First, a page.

Sunday, June 1, 2008

Osso Buco

I love me some lamb every so often. Our friend just had her new baby and so I volunteered to bring her and her family a meal. After all, she brought us an entire Thanksgiving feast after Hayden was born. It took a while before I figured out what would be perfect for them. While we are a vegetarian family, they are major carnivores. So, that settled it. It's the perfect excuse for me to cook a giant pot of meat so I can get my meat fix and my friend and her family gets dinner.

I've made this recipe a few times before and it's very yummy. I think one reason why this recipe works is the use of fresh herbs. This was my bouquet garni.

This was my finished product packed in the fanciest Tupperware I could find. It doesn't look as good as the one on the food network website but I did the best I could with a white plastic box as my "decorative serving platter".

I also made some couscous and ravioli to complete the meal.

Happy Birthday, Joey. You are the cutest tiny baby I've ever held in my arms. (Kira and Hayden, don't get jealous. You guys were never tiny... though still cute.)

Here is the recipe. The only change I made was substitute lamb shanks for veal shanks. (Or click here for the link.)

1 sprig fresh rosemary
1 sprig fresh thyme
1 dry bay leaf
2 whole cloves
Kitchen twine, for bouquet garni and tying the veal shanks
3 whole veal shanks (about 1 pound per shank), trimmed
Sea salt and freshly ground black pepper
All purpose flour, for dredging
1/2 cup vegetable oil
1 small onion, diced into 1/2-inch cubes
1 small carrot, diced into 1/2-inch cubes
1 stalk celery, diced into 1/2 inch cubes
1 tablespoon tomato paste
1 cup dry white wine
3 cups chicken stock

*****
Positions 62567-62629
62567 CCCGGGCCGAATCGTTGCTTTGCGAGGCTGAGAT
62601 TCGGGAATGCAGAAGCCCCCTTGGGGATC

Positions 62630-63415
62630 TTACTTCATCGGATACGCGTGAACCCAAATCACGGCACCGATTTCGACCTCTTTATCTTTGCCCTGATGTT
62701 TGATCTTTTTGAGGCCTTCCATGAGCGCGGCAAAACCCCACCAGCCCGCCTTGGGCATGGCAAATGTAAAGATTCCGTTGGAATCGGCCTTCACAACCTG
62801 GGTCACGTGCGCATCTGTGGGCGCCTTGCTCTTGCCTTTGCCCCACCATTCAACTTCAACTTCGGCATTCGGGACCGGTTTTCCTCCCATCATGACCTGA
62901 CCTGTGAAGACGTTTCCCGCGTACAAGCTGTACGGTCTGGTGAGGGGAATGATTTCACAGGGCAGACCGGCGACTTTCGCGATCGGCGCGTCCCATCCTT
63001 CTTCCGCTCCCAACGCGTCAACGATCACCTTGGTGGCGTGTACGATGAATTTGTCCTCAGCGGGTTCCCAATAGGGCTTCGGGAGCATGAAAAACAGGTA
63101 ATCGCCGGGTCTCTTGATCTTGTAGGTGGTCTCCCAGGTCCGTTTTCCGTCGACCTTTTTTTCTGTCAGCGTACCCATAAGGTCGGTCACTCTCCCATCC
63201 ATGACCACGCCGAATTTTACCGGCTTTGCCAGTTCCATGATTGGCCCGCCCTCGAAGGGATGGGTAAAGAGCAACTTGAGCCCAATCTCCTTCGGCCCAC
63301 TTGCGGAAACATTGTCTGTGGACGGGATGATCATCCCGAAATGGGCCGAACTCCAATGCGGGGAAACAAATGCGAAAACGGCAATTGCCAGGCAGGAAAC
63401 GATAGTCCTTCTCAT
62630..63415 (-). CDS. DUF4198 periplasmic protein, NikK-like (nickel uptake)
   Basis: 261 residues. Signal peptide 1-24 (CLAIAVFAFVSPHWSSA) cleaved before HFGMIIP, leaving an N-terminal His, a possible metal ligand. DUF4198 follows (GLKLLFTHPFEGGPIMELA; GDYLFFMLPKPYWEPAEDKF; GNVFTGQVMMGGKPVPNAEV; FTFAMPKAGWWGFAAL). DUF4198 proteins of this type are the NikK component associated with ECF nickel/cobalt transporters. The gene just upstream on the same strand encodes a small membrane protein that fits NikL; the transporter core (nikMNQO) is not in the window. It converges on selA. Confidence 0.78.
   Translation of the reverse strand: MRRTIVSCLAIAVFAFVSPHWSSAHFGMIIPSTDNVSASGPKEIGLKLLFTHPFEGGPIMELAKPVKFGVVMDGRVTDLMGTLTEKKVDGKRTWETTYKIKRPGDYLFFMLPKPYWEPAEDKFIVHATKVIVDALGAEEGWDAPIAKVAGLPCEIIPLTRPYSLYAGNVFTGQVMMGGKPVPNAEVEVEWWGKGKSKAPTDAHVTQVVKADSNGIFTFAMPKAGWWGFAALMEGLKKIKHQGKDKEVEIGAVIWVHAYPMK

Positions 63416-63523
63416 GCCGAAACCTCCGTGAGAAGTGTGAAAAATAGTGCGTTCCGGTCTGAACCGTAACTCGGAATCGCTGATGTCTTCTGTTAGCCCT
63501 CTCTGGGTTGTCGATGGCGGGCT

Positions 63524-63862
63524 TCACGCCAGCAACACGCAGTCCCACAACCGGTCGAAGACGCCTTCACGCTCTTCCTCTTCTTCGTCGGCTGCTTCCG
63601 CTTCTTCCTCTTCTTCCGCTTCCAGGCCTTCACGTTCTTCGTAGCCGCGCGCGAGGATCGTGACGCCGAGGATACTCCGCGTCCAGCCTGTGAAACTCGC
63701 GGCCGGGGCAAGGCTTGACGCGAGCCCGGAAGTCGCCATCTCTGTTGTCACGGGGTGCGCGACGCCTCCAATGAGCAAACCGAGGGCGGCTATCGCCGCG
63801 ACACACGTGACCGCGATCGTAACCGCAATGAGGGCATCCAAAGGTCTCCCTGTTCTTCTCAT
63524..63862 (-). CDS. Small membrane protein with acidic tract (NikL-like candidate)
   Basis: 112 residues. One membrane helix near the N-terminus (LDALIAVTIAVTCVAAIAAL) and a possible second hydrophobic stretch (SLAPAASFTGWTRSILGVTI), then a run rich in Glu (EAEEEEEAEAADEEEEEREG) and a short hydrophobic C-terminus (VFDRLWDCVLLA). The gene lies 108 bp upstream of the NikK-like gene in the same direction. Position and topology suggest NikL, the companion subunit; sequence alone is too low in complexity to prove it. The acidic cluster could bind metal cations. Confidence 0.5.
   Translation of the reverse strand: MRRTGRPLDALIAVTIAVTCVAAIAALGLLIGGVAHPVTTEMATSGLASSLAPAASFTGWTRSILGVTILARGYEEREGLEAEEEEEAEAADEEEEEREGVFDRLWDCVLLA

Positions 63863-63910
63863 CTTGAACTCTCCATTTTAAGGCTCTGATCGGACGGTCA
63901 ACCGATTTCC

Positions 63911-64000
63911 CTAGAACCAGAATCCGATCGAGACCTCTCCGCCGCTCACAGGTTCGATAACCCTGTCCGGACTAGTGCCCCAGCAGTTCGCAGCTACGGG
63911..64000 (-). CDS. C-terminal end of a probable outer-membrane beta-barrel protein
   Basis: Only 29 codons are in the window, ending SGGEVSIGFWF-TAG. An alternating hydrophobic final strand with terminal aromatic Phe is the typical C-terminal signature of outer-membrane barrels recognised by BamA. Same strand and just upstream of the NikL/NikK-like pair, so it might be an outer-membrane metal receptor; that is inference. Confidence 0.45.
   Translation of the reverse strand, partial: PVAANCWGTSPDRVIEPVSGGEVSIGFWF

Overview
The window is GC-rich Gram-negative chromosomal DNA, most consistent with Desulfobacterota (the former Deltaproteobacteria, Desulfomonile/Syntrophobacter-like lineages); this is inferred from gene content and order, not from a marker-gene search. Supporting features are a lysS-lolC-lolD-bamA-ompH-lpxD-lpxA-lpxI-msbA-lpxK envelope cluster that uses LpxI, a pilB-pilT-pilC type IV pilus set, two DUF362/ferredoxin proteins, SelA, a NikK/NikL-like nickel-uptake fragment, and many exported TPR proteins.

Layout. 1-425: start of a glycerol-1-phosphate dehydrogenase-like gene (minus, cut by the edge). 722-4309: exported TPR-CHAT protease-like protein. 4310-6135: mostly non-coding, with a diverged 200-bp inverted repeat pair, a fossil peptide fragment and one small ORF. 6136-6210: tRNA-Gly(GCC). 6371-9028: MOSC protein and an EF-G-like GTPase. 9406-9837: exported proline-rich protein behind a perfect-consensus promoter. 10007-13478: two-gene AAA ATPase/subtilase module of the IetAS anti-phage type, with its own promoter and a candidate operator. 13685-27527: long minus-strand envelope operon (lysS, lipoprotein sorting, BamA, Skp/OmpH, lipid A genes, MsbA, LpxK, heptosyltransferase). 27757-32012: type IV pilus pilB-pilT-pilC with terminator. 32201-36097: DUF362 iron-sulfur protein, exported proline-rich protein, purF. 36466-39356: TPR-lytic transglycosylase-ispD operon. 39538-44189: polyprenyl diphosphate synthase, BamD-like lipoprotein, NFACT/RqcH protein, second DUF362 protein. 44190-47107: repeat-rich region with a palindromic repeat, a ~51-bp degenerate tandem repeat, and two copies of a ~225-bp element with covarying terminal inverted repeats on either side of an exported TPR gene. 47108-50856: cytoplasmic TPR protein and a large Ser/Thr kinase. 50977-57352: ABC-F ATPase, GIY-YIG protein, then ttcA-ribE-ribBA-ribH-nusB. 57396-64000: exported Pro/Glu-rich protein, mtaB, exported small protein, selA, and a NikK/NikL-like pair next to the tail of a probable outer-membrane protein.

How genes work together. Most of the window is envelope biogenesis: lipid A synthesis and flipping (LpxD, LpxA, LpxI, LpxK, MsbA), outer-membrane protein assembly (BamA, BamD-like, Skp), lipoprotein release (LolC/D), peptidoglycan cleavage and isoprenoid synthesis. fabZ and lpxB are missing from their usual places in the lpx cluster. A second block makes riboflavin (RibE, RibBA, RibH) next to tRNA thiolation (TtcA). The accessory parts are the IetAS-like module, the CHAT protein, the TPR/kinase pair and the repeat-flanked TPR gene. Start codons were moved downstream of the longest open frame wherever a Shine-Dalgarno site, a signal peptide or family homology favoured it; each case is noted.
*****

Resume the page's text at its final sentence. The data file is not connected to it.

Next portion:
3 tablespoons fresh flat-leaf Italian parsley, chopped
1 tablespoon lemon zest
Place the rosemary, thyme, bay leaf and cloves into cheesecloth and secure with twine. This will be your bouquet garni.

For the veal shanks, pat dry with paper towels to remove any excess moisture. Veal shanks will brown better when they are dry. Secure the meat to the bone with the kitchen twine. Season each shank with salt and freshly ground pepper. Dredge the shanks in flour, shaking off excess.

In a large Dutch oven pot, heat vegetable oil until smoking. Add tied veal shanks to the hot pan and brown all sides, about 3 minutes per side. Remove browned shanks and reserve.

In the same pot, add the onion, carrot and celery. Season with salt at this point to help draw out the moisture from the vegetables. Saute until soft and translucent, about 8 minutes. Add the tomato paste and mix well. Return browned shanks to the pan and add the white wine and reduce liquid by half, about 5 minutes. Add the bouquet garni and 2 cups of the chicken stock and bring to a boil. Reduce heat to low, cover pan and simmer for about 1 1/2 hours or until the meat is falling off the bone. Check every 15 minutes, turning shanks and adding more chicken stock as necessary. The level of cooking liquid should always be about 3/4 the way up the shank.

Carefully remove the cooked shanks from the pot and place in decorative serving platter. Cut off the kitchen twine and discard.
Remove and discard bouquet garni from the pot.

Pour all the juices and sauce from the pot over the shanks. Garnish with chopped parsley and lemon zest.

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